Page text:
[OPE-L] Extrapolation of estimates for macroeconomic aggregates

From: Jurriaan Bendien (adsl675281@TISCALI.NL)
Date: Thu Apr 27 2006 - 16:17:26 EDT

Hi Jerry,

You asked,

What would be examples of [the use of mathematical models to estimate
macroeconomic aggregates]?

A good example would be quarterly GDP data. There would be few countries
where there are regular quarterly direct surveys of all production units -
the estimates for the main aggregates are in reality often extrapolated from
mathematical models using indicator variables, samples and imputations.
Quarterly labour force totals are also typically extrapolated from samples.
Subsequently, the estimates for the totals are then revised, as more
information becomes available.

Actually, if an increasing proportion of national income is property income,
and if foreign trade (dominated by multinational corporations trading
substantially between their own branches in different countries) increases,
GDP is a less and less adequate measure of overall economic activity on its
own. In many OECD countries, real growth of total domestic value-adding
production is nowadays close to zero, if you take out the "imputed rental
value of owner occupied housing" and purely financial activity. In general,
Marx's prediction, that in the course of capitalist development more and
more products are produced with a smaller and smaller value, does seem to be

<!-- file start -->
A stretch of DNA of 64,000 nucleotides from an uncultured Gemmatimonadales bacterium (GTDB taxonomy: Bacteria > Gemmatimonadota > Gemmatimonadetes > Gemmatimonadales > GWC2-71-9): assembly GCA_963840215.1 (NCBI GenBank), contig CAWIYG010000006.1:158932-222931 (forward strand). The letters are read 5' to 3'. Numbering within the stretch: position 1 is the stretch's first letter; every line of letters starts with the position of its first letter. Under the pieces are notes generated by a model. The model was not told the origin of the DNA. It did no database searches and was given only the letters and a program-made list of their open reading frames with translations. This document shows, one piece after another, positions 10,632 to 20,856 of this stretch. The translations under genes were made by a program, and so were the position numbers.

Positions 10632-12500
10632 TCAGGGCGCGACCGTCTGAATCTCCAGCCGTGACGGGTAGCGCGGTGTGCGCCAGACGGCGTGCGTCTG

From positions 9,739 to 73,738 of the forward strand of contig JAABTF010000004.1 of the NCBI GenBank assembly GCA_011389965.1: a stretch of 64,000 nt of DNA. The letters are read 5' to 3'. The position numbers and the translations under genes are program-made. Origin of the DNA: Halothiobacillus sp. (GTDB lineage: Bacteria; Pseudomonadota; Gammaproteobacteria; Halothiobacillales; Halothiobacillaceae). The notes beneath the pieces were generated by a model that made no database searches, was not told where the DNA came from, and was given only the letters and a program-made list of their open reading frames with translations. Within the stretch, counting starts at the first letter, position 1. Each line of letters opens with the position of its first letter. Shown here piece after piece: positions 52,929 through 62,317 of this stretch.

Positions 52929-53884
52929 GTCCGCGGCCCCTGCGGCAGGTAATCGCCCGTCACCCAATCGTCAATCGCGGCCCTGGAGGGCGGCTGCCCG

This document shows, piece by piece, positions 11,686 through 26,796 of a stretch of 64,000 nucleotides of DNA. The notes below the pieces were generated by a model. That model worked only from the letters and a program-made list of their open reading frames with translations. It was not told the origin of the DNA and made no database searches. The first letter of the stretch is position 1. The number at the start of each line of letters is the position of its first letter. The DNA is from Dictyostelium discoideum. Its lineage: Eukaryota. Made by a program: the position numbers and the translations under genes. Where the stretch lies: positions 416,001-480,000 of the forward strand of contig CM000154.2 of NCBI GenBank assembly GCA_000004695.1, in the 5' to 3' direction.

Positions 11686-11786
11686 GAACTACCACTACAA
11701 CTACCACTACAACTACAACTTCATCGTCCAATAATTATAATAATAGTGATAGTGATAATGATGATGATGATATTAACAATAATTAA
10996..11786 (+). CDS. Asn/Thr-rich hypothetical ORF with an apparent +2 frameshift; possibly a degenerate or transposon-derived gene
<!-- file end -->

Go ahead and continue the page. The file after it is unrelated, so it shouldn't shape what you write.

"The markets" are often very focused on the latest quarterly indicators, but
often these are not very reliable. This becomes evident when you compare the
first (provisional) releases of the estimates and the final estimates across
an interval of let's say 20 or 30 years. The accounts are more insightful if
they are disaggregated into their various constituent parts. Marx of course
never analysed national accounts in detail, mainly because they did not
exist in any comprehensive form, when he lived. (A standard work on the
history of national income estimates is by Paul Studenski
Funnily enough, modern macroeconomics owes a lot of its concepts to Russian
or East European pioneers (think e.g. of Leontief, Von Neumann, Scitovsky
and Kuznets).

I noticed a couple of interesting books were published on national accounts
analysis recently (haven't had a chance to read them yet):

Utz-Peter Reich, National Accounts and Economic Value (Palgrave, 2001)
Andre Vanoli, A history of national accounting (Amsterdam: IOS, 2005)


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